In Winnsboro, they would just like a little power to the humans
By Phil Latham
Editor & Publisher
Oct. 6, 2012 at 10 p.m.
<em>Winnsboro (AP) - Actress Daryl Hannah of "Splash" fame was arrested in northeast Texas on Thursday, along with a 78-year-old landowner as the pair protested an oil pipeline designed to bring crude from Canada to the Gulf Coast</em>.
As it so happens, I personally know some of the people who are protesting the construction of the TransCanada pipeline across East Texas. Not Ms. Hannah, of course, and not Eleanor Fairchild, the near-octogenarian landowner they put in the Wood County hoosegow.
But I do know David Hightower who lives in a home that sits about 200 feet from where the pipeline is being laid. It will come closer still to his grapevines and small peach orchard, both of which are designed to help Hightower earn a living off the land.
Perhaps you think of Daryl Hannah as one of those movie star nuts who is just a rabble-rouser going where people don't want her to be. As you wish, but I'm guessing there are plenty of folks in Wood County, and the adjoining Franklin County where Hightower lives, who would like to stand up cheer about right now.
The protestors are not goofballs and very few of them could be classified as liberals. They spend Sundays sitting in pews in the Baptist, Methodist or Christian church in Winnsboro. They work hard and care for their neighbors the way the Bible says you are supposed to.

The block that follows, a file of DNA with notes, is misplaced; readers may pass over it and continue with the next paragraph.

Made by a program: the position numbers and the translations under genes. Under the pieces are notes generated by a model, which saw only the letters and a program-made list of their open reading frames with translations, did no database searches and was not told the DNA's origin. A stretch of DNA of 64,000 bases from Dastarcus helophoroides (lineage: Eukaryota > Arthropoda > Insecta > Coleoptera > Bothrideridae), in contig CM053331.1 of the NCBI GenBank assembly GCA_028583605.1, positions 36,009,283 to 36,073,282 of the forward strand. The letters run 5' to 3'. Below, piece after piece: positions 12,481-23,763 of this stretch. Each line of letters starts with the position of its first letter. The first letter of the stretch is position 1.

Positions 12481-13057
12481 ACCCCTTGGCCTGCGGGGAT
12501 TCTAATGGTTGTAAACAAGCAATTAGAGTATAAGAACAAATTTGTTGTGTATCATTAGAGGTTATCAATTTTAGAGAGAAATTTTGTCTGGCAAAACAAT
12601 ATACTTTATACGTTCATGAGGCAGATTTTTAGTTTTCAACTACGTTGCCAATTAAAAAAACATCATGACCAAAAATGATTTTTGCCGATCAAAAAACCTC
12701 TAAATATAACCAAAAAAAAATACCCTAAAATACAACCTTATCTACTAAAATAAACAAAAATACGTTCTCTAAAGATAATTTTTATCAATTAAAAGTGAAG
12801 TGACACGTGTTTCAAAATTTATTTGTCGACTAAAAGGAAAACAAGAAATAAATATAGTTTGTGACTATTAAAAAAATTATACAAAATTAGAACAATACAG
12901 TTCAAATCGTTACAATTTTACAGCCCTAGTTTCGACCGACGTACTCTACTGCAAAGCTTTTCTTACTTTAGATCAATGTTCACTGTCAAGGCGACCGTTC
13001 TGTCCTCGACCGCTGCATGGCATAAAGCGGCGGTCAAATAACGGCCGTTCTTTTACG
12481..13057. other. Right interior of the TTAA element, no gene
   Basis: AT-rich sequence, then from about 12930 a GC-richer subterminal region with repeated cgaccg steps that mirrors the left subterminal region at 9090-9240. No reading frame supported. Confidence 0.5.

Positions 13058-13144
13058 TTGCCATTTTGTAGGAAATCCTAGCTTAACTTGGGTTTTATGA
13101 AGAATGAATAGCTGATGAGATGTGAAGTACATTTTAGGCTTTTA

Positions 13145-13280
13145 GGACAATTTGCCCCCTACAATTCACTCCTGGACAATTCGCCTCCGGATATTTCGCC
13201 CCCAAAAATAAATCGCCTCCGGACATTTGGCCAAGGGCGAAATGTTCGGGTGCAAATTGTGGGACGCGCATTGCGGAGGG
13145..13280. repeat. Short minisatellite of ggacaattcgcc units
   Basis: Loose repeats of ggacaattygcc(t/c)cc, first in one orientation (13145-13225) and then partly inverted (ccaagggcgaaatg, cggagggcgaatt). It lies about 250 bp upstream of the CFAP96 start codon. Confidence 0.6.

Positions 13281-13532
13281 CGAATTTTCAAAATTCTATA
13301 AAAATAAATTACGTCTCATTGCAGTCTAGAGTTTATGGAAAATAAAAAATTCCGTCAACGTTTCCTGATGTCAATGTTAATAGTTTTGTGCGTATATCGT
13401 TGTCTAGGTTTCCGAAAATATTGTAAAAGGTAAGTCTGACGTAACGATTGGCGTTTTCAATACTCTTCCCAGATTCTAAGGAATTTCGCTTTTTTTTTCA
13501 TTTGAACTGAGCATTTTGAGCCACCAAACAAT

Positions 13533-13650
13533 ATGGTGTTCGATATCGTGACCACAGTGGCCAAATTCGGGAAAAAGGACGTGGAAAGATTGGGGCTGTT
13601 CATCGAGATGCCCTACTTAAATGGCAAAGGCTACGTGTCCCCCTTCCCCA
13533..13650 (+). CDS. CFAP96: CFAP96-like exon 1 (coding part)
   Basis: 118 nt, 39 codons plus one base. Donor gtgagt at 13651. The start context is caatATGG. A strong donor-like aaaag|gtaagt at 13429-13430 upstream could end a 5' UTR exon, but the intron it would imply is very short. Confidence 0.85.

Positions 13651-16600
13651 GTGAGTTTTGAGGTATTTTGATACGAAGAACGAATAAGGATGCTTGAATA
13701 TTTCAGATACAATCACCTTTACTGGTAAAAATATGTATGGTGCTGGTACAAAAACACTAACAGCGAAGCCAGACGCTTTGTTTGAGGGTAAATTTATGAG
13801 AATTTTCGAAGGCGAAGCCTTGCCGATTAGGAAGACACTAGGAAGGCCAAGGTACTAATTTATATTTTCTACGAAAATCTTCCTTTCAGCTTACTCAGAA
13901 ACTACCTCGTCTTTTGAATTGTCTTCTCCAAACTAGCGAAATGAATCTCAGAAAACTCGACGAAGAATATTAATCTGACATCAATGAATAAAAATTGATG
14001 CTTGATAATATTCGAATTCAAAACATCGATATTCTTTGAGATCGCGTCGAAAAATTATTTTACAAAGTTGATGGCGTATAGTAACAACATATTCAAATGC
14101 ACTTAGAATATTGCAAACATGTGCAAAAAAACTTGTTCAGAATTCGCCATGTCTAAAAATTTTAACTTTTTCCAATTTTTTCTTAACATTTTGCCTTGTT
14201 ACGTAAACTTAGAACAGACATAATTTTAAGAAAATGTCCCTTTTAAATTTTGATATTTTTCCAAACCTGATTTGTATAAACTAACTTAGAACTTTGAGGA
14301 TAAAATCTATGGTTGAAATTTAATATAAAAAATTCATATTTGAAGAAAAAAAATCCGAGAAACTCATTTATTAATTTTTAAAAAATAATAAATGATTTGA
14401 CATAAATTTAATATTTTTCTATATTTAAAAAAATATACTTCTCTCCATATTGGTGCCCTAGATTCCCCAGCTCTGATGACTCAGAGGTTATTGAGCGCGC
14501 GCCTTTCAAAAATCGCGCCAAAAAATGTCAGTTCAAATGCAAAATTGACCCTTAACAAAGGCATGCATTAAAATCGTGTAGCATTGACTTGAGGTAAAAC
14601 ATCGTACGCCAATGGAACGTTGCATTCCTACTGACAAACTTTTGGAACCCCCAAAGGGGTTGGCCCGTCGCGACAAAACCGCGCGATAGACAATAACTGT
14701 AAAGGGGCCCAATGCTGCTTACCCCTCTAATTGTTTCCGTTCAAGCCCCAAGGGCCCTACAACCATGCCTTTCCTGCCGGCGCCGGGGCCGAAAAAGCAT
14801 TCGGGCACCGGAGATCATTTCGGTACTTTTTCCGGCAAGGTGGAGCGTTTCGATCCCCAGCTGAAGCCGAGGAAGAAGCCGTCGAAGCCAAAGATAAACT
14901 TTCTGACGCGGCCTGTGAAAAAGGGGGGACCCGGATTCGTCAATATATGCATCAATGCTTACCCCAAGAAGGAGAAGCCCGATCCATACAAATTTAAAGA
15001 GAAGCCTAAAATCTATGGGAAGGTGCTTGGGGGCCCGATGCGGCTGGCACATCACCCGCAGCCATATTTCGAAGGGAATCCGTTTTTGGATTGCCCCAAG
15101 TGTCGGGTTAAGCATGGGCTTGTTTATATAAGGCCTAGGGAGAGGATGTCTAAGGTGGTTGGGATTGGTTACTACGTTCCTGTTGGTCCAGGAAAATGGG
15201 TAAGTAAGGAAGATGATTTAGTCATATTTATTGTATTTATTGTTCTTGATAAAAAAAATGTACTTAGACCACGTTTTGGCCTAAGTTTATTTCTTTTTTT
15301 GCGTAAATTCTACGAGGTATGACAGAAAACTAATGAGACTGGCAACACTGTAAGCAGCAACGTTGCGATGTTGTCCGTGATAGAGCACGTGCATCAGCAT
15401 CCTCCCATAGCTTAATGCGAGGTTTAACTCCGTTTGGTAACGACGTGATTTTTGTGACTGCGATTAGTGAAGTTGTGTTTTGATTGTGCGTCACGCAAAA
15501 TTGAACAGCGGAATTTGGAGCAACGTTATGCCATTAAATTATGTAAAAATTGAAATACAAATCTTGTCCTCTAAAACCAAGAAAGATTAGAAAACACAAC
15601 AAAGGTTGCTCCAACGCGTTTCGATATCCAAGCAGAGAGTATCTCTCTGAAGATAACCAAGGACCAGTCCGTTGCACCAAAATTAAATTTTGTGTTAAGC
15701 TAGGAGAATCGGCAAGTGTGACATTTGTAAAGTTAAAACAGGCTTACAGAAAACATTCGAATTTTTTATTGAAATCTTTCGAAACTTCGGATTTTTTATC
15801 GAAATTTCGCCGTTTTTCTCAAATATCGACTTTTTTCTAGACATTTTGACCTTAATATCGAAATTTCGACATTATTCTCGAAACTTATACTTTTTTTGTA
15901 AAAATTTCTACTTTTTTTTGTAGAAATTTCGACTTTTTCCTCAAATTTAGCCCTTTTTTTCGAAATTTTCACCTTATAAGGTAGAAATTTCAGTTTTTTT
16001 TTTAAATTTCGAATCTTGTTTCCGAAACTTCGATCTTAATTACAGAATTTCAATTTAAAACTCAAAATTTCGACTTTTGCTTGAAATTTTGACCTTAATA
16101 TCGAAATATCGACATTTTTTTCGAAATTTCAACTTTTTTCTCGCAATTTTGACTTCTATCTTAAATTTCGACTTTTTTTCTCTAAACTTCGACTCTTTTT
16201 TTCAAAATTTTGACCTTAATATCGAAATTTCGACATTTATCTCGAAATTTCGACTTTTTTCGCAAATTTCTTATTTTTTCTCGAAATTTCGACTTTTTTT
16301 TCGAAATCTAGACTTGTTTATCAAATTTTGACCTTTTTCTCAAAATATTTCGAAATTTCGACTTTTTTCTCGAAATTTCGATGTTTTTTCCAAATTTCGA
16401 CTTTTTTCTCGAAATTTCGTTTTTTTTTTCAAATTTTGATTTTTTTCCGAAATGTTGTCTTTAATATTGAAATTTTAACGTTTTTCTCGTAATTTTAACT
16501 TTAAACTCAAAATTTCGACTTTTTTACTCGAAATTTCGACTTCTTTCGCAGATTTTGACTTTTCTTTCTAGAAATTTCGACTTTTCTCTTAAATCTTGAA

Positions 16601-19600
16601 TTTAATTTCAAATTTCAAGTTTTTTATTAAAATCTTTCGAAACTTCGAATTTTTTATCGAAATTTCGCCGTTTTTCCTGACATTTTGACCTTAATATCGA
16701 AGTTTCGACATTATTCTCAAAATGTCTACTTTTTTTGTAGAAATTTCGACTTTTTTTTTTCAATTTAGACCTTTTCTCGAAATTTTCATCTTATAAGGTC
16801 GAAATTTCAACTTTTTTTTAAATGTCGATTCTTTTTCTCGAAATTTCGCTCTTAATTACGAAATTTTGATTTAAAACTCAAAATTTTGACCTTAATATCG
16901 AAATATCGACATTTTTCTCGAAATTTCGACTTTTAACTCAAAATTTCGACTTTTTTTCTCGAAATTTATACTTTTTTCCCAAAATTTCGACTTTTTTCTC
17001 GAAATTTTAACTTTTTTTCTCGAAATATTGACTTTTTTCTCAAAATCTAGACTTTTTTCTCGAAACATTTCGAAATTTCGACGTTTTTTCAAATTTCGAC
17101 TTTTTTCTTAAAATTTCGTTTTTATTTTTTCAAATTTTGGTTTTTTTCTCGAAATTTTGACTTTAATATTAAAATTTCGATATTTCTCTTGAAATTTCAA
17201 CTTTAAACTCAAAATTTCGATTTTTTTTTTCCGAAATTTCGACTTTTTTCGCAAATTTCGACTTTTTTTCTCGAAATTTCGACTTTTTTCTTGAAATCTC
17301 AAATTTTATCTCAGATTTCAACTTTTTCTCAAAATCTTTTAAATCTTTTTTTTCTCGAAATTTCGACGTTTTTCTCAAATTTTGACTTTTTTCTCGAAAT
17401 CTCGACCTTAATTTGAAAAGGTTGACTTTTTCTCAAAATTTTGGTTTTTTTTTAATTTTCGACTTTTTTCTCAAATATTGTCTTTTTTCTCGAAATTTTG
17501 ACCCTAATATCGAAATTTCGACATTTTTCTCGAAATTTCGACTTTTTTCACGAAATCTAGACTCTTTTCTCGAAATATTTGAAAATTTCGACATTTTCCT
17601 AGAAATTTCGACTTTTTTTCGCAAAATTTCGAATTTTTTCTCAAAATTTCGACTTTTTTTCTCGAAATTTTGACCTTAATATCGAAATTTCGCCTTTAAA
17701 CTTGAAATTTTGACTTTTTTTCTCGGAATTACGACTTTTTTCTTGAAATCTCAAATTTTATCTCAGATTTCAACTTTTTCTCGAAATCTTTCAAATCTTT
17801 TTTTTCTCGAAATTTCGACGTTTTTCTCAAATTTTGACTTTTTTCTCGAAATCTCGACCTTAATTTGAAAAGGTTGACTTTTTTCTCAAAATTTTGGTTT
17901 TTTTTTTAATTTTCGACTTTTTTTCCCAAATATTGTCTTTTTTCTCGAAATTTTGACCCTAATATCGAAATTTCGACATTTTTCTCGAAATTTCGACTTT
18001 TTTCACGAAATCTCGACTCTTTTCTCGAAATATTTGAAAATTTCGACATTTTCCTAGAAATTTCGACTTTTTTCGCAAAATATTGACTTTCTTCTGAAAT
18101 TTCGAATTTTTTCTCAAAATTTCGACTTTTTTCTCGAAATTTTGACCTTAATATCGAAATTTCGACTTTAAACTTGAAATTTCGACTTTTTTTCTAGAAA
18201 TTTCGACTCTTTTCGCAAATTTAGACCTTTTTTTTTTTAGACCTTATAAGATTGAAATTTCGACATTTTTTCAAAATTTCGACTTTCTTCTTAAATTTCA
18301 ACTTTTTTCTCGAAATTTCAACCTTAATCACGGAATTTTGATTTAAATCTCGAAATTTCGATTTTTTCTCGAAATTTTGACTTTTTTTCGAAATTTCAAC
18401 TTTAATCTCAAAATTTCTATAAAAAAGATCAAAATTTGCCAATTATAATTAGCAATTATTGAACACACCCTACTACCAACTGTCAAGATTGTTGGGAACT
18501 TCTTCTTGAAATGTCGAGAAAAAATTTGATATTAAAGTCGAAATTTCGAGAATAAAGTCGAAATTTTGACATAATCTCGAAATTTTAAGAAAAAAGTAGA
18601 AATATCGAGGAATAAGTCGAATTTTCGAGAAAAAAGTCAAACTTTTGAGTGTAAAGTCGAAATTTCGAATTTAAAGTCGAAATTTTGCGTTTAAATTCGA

They just don't want their land torn up and a pipeline running beneath where they plant the food they will eat. When you ponder this, it seems pretty reasonable to me.
Perhaps it doesn't to you. Maybe you think that progress cannot, should not, ever be stopped; that what happens to people as individuals does not matter. Low gas prices must be maintained, by golly. The collective is what is important, not the individual.
Oops, seems like we've wandered into a little Marxian theory here. I am hoping you don't really believe that. When Karl Marx talked about giving the power to "the people" he meant that to signify a single group.
What our founders wanted to do was give power to persons, individuals, and that is really what the people in Winnsboro are asking for.
Unfortunately, I'm fairly sure they aren't going to get that. TransCanada, the pipeline company that is building this project, has its own bulldog security force and as Ms. Hannah and Ms. Fairchild found out, they are not to be messed with. No matter what anyone tells you, corporations are not people, or they aren't humans, anyway.
Humans are those like David Hightower, who spent his career serving all over the world in the United States Air Force. Humans like Hightower serve as the Worshipful Master at the local Masonic Lodge more than once. Humans hand out scholarships to students graduating from Winnsboro High School. Humans raise crops to live on, then wind up giving almost all of it away because giving it makes them feel better than selling it. Humans raise money for the high school band by spending Friday nights cooking funnel cakes. Humans wear overalls, check the rain gauge after every sprinkle and mark it down in a book. Humans care about the land they live on, love it actually, nurture it with just about every ounce of their energy. To humans like David Hightower, you see, the land means more than numbers on a property survey, it is family history and a way of life.
Corporations dig trenches and lay pipelines, never considering what might have been there before they came.
This is progress, yes, but sometimes progress can make you downright sick to your stomach.